T-Time: Trojans needed bye week to focus on discipline

Freshman quarterback JT Daniels has a completion percentage of 59.9 percent and a total of 1,257 yards. (Emily Smith | Daily Trojan)

USC football didn’t play a game last weekend, as one could deduce from the lack of activity on 28th Street Saturday.

Instead, the team held three practices during the bye week, as opposed to the usual four. Freshman quarterback JT Daniels was a partial participant on Tuesday and Wednesday, as he worked on “footwork and conditioning.”

“As a freshman quarterback, you don’t want him to hit that wall at the wrong time,” offensive coordinator Tee Martin explained.

In addition to resting Daniels’ arm, the bye week provided valuable rest for banged-up players like freshman wide receiver Amon-Ra St. Brown and senior outside linebacker Porter Gustin. Heading into a clash with the undefeated Colorado, the Trojans will need all hands on deck.

It appears as though it was a controversy-free week for USC — aside from the departure of safety Bubba Bolden. But the lack of practices is sure to ruffle some feathers. Head coach Clay Helton has already caught flak from one of his players for the lackadaisical nature of practice sessions.

“We’ve got to practice better. Period,” senior running back Aca’Cedric Ware said to 247 Sports after the Texas game. “Practice this week to me, to be honest, was kind of lazy, kind of slow. I feel like if we practice harder, we’ll play harder.”

When was the last time a player complained about practices being too easy? Following those frankly embarrassing comments, Helton ramped up the intensity at practice. Yet after an Arizona game, in which the Trojans were penalized a whopping 18 times and fumbled on three occasions, this vigor appears to have faded.

“We addressed it as a team,” Martin said about the penalties, according to USC Athletics. “We addressed it as a unit. We’re going to try to move on and not have those.”

For a team that ranks 113th out of 129 FBS teams in penalty yards (least to most), “addressing” the issue probably isn’t enough. Penalties and poor snaps have continually  impeded — nay, imploded — an already inexperienced USC offense.

I’m a huge proponent of player safety. We’ve seen the perils of overworking student-athletes make national headlines this summer, and maintaining health is vital in order to make it through the gauntlet of a college football schedule.

But when it comes to cleaning up avoidable mistakes like penalties, there doesn’t appear to be much urgency from the USC coaching staff. Bye weeks are important for resting players. They’re also a chance to clean up pressing issues on the practice field.

Hopefully during this week’s practices, USC “addresses” less and fixes more. Then maybe the Trojans can “try to move on and not have those” pesky penalty things.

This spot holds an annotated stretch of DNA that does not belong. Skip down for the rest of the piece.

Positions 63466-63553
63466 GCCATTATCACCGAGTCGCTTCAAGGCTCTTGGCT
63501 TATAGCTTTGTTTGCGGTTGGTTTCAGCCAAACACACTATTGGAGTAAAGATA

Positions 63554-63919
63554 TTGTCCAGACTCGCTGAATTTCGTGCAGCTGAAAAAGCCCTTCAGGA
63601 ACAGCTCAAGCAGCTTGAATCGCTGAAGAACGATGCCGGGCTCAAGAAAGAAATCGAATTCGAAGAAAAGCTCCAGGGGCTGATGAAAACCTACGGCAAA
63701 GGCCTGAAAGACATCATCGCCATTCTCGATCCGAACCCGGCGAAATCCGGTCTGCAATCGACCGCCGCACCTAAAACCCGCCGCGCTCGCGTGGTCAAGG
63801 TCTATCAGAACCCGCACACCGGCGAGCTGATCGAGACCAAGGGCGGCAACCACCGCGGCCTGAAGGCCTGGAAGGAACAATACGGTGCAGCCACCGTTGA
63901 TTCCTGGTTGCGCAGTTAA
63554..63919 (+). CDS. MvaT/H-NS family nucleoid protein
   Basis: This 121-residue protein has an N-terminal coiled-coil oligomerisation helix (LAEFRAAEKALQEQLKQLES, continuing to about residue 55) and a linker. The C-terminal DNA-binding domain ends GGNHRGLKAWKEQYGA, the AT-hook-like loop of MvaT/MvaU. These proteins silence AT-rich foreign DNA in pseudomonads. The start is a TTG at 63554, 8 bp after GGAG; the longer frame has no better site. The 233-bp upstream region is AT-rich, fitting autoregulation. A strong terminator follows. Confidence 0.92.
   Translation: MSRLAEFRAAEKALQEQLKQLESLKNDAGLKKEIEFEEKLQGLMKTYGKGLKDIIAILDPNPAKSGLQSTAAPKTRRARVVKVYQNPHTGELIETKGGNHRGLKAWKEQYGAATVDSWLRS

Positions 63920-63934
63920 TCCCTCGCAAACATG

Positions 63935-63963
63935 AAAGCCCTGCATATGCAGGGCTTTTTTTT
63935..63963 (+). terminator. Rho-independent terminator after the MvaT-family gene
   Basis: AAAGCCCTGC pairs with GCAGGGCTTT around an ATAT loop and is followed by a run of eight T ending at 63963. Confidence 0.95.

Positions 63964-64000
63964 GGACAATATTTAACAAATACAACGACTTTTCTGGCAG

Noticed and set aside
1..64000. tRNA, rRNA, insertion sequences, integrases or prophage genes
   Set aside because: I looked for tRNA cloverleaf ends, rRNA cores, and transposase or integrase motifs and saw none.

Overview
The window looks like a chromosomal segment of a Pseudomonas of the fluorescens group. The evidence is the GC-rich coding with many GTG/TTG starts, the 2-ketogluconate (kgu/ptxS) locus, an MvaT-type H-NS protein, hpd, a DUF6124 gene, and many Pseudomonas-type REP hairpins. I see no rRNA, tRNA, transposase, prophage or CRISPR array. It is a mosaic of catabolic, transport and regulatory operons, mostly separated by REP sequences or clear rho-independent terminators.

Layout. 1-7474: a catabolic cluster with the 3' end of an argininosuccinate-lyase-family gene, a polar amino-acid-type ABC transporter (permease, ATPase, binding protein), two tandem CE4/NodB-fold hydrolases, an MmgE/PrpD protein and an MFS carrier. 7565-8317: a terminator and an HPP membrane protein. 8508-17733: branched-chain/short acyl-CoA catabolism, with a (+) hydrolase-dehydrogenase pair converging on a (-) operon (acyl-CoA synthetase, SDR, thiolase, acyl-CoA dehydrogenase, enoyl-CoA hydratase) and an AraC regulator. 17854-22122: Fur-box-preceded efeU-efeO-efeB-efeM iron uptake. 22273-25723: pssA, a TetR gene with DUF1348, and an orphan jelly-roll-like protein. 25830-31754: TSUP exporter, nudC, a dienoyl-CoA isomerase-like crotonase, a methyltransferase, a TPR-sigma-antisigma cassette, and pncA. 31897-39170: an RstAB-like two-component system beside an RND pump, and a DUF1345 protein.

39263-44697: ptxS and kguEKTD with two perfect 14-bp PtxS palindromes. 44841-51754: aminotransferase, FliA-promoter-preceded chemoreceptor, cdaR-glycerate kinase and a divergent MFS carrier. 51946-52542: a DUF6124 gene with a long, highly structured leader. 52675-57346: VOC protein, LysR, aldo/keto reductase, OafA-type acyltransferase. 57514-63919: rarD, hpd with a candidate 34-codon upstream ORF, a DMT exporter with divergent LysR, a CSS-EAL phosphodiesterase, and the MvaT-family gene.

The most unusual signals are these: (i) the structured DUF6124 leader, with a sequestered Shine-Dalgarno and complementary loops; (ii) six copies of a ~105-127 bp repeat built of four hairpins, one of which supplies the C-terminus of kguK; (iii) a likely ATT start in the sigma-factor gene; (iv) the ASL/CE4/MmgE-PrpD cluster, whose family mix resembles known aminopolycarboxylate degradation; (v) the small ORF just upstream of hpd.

In addition to my column, this week, I’ll be taking a look at the AP Top 5 and identifying a sleeper on each team to keep an eye on during the second half of the season. In 2017, Alabama’s Tua Tagavailoa and Arizona’s Khalil Tate came out of nowhere to steal the spotlight. Here’s who’s bound to follow in their footsteps:

No. 1 Alabama (6-0): Freshman wide receiver Jaylen Waddle

We know all about the Crimson Tide’s quarterbacks, but this team is loaded with explosiveness across the board. No Alabama skill position player is more electric than Waddle — he’s scored on a 94-yard touchdown pass and a 63-yard punt return. Expect him to keep making plays as the Tide graduate to real competition.

No. 2 Georgia (6-0): Sophomore wide receiver Demetris Robertson

This one could have gone in a lot of different directions, but I have to give the nod to the transfer receiver from Cal. He hasn’t seen many touches this year, but when given the opportunity, he’s displayed home run potential, like on a 72-yard touchdown run in Week 1. The Bulldogs are loaded with skill players. But with one injury, Robertson could become Jake Fromm’s go-to receiver.

No. 3 Ohio State (6-0): Junior defensive tackle Dre’Mont Jones

Star pass rusher Nick Bosa has been out with injury, but Jones has stepped up in his absence. He leads the Buckeyes with 4.5 sacks, a ridiculous number for an interior lineman. Entering this season, Jones had one career sack. Now, he’s shooting up draft boards like Bosa.

No. 4 Clemson (6-0): Freshman quarterback Chase Brice

Senior Kelly Bryant transferred two weeks ago, leaving Brice as the Tigers’ backup behind Trevor Lawrence. When Lawrence suffered from concussion-like symptoms against Syracuse, Brice admirably led a game-winning drive. Applying Murphy’s Law, the Tigers are sure to call upon him again at some point this season.

No. 5 Notre Dame (6-0): Senior wide receiver Miles Boykin

In the Fighting Irish’s first four games, Boykin caught nine passes for 167 yards. In the last two weeks alone, he’s notched 19 receptions for 261 yards — eclipsing his 2017 total. Notre Dame kicked into a new gear when it replaced quarterback Brandon Wimbush with Ian Book, but Boykin deserves equal credit for the team’s ascent in the rankings.

As a final note, last week, I predicted that Utah would upset Stanford. The problem? I wrote it down absolutely nowhere and no one will believe me. In order to make things right, I’ll be predicting my upset of the week at the end of every column.

Upset of Week: No. 17 Oregon beats No. 7 Washington at home.

Washington barely escaped with a win at 0-5 UCLA last week. Now they travel to Autzen Stadium, a notoriously tough environment to play in. Plus, the Ducks have a lot to prove after blowing a late-lead against Stanford two weeks ago. Expect the Pac-12’s playoff hopes to become even murkier after a wild game in Eugene, Ore.

Trevor Denton is a junior majoring in broadcast and digital journalism. His column, “T-Time,” runs every other Wednesday.